But it’s because the world is a big place and a lot of times we operate in our own little bubbles and echo chambers, so you just don’t know. I think as long as we keep continuing to talk to one another, things will improve, but nah, it’s not where it needs to be — it’s just recently started to improve.

Given that vantage point, as someone who’s grinded through the industry, do you have any advice for aspiring Black (and minority) creators?

Closed mouths don’t get fed and don’t walk around with a chip on your shoulder. I think that actually stunted my own growth. I feel like in the last maybe three years, I’ve really accelerated and started to put my name out there even more. 


And don’t get me wrong, I’ve actually had situations where I’ve gone to events with very prominent companies, my name would be on the VIP list, and they told me ‘you don’t look like you’re supposed to be here.’ I’ve had some foul shit said to me, dawg. And that shit does exist, but what I will say is there are a lot of really good people and I feel like I’ve blocked my own blessings by walking around with that chip on my shoulder, assuming that everybody was judging me.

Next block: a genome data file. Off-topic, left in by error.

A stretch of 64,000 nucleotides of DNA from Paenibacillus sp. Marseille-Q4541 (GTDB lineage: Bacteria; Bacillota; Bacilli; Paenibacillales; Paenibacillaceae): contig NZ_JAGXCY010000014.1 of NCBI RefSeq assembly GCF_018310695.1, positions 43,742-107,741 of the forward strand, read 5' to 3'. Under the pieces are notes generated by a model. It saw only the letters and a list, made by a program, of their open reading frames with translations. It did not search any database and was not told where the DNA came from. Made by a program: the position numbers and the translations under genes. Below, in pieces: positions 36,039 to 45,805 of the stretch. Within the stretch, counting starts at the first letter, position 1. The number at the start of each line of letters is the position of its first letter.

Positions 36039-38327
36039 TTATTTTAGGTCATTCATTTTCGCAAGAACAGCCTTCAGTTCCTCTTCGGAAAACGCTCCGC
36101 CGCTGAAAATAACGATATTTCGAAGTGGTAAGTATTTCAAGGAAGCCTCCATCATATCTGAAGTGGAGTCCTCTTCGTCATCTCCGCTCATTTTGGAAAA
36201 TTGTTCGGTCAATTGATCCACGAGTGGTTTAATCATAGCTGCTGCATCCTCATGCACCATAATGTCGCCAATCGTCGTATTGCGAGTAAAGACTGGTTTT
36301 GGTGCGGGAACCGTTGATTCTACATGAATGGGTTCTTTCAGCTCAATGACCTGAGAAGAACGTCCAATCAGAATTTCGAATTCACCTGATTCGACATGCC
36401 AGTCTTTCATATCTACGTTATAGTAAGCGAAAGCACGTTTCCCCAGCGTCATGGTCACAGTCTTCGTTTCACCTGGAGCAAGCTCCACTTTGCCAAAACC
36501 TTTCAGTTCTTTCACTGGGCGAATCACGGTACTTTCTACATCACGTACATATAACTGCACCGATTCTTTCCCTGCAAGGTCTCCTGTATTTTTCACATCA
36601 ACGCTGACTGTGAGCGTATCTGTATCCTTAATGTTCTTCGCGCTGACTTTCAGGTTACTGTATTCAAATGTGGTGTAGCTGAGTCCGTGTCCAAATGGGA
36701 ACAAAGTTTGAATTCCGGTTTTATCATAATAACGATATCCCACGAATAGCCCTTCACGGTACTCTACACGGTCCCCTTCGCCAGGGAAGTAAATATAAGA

the black hokage xset interview

A lot of times I would walk in the room and I’m the only Black person — and people stare at you. And the way I would interpret it is ‘oh what’s this Black person doing here?’ But it’s really just genuine curiosity: ‘you’re different from everybody else.’ And then you find out, when I talk to people, oh we have gaming in common and they’re really not being judgmental, they’re just curious.